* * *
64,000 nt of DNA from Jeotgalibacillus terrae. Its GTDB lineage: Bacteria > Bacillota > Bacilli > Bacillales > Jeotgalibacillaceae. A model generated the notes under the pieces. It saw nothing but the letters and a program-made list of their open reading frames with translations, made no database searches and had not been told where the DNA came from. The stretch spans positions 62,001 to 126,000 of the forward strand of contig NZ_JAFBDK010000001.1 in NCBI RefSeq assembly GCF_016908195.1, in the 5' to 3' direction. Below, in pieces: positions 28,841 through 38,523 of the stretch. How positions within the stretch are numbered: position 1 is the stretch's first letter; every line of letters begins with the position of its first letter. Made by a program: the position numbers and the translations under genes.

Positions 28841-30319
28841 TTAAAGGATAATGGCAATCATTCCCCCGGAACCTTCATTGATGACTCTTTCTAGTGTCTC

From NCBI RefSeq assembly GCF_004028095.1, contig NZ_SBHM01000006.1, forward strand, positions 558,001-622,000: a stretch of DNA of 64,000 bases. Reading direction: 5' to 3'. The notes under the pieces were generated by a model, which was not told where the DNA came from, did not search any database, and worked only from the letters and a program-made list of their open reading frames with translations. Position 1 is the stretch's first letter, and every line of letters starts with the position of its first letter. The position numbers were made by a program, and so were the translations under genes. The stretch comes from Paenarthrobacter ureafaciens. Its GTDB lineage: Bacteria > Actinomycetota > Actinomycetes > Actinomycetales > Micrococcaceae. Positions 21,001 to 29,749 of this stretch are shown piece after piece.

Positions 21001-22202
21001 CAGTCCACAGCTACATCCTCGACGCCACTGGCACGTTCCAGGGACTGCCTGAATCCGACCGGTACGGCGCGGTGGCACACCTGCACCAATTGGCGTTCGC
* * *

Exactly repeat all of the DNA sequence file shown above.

64,000 nt of DNA from Jeotgalibacillus terrae. Its GTDB lineage: Bacteria > Bacillota > Bacilli > Bacillales > Jeotgalibacillaceae. A model generated the notes under the pieces. It saw nothing but the letters and a program-made list of their open reading frames with translations, made no database searches and had not been told where the DNA came from. The stretch spans positions 62,001 to 126,000 of the forward strand of contig NZ_JAFBDK010000001.1 in NCBI RefSeq assembly GCF_016908195.1, in the 5' to 3' direction. Below, in pieces: positions 28,841 through 38,523 of the stretch. How positions within the stretch are numbered: position 1 is the stretch's first letter; every line of letters begins with the position of its first letter. Made by a program: the position numbers and the translations under genes.

Positions 28841-30319
28841 TTAAAGGATAATGGCAATCATTCCCCCGGAACCTTCATTGATGACTCTTTCTAGTGTCTC

From NCBI RefSeq assembly GCF_004028095.1, contig NZ_SBHM01000006.1, forward strand, positions 558,001-622,000: a stretch of DNA of 64,000 bases. Reading direction: 5' to 3'. The notes under the pieces were generated by a model, which was not told where the DNA came from, did not search any database, and worked only from the letters and a program-made list of their open reading frames with translations. Position 1 is the stretch's first letter, and every line of letters starts with the position of its first letter. The position numbers were made by a program, and so were the translations under genes. The stretch comes from Paenarthrobacter ureafaciens. Its GTDB lineage: Bacteria > Actinomycetota > Actinomycetes > Actinomycetales > Micrococcaceae. Positions 21,001 to 29,749 of this stretch are shown piece after piece.

Positions 21001-22202
21001 CAGTCCACAGCTACATCCTCGACGCCACTGGCACGTTCCAGGGACTGCCTGAATCCGACCGGTACGGCGCGGTGGCACACCTGCACCAATTGGCGTTCGC